Welcome to my new front yard garden

Growing annuals from seed to fill in the space formerly filled by lawn.

If you follow me on instagram, you’ll know I’ve been working on a new garden in 2021. It all started in September of 2020 when we cleared my exisiting raised beds, all the remaining grass and a few ancient shrubs from the front of the house. (PJM Rhododendrons – anyone remember those?)

Our contractors then put in brick walkways, and a few mulched pathways to loosely structure the space. They also planted a few shrubs at the font of the house, and a shade garden of native ferns at the shady end of the yard. The wide open space in front was daunting in the spring of 2021.

But I had been planning and growing seedlings for weeks, so by mid-May, I was ready. Or so I thought. Like all gardens, this one was not without its heartbreaks – rabbits skirting the fence, a too hot June followed by a rainy July. I’ll spare you the photos of rabbit chewed plants, and a few stunted Dahlias (too close to the shade!) and just say, thankfully, by the late summer, my seed-sown plants started to come into their full glory.

I’m not showing the bare patch behind the zinnias, where the rabbits killed my delphiniums, but I am already planning and making lists and dreaming of next year’s garden. And to that end, I’ll share a few of my favorites from this season below and hope to inspire you in planning your 2022 garden!

Flower obsession: Verbascums

verbascum portrait

I’ve been known to develop obsessions with particular flowers. One year, it was strawflowers; another year, it was hellebores and lately, it has been Verbascums, also known as Mulleins, in all their varieties.

verbascum thapsis flowers

It started when I left the weedy Verbascum thapsis AKA Common Mullein in my cutting garden, just to watch it grow. And, did it grow! A 7 foot column of yellow flowers and beautiful leaves – a glorious sight that became a topic of conversation in my household and neighborhood.

verbascum thapsis leaves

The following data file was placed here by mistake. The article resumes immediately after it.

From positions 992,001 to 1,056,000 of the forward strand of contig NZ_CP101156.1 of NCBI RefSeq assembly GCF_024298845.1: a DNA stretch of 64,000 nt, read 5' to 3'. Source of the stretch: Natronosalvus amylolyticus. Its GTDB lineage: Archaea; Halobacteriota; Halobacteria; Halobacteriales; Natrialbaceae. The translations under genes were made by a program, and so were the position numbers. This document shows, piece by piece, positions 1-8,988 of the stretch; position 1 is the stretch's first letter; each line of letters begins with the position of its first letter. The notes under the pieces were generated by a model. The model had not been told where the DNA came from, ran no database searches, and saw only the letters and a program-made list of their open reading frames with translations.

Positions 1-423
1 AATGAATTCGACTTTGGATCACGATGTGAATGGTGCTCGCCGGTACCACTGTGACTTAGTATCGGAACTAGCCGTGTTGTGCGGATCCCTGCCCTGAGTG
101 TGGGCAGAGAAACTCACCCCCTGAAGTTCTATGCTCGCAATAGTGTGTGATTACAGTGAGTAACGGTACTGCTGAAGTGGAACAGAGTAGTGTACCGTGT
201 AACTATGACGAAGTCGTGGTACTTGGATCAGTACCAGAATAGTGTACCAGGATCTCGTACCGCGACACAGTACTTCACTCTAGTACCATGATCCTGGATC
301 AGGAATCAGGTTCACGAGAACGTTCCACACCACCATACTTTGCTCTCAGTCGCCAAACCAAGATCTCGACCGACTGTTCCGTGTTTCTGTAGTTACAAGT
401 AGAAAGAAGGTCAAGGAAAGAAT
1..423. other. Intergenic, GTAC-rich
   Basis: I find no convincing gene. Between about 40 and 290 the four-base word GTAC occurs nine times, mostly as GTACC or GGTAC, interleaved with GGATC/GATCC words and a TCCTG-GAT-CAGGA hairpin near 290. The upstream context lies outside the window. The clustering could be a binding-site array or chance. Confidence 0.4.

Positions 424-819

Verbascum thapsis (the weed) typically grows on rocky, open spots, like train tracks, parking lot edges, etc. and since its not native to North America, some sources list Verbascum thapsis as invasive. Others sources consider it ‘naturalized’ and celebrate its many medicinal uses. I just loved its fuzzy leaves and cheerful flowers buzzing with bees.

verbascum phoenecium in gardenI’ve also been smitten with the smaller, more delicate Verbascum phoenecium, which I’ve grown from seed. Since its a perennial, it took 2 years before flowering, but once it bolted, it was mesmerizing to watch.

purple verbascum phoenecium bottle branch blog 2.jpg The individual flowers open sequentially along the flower spike, from bottom to top: as the flowers below fade and drop off, new ones open above – a lovely metaphor for life and its many opportunities, don’t you think?!

nettle leaved mulleinThen, I encountered this ‘nettled-leaved mullein’ when visiting a garden in Maine – Verbascum Chaxii ‘album’ Isn’t it a beauty?I have been seaching for a domestic seed souce for this variety (unsuccessful so far – ideas most welcome!)  but in the mean time I’ve planted a few Verbascum ‘Southern Charm” which are coming along nicely and promising to flower soon.

verbascum 'southern charm' budsOnce it does flower, it will  surely appear in my still life and other instagram photos, because I just can’t get enough of all the Verbascums these days. Can you spot the Verbascum in the photo below?

stilll life with irises and verbascum.JPG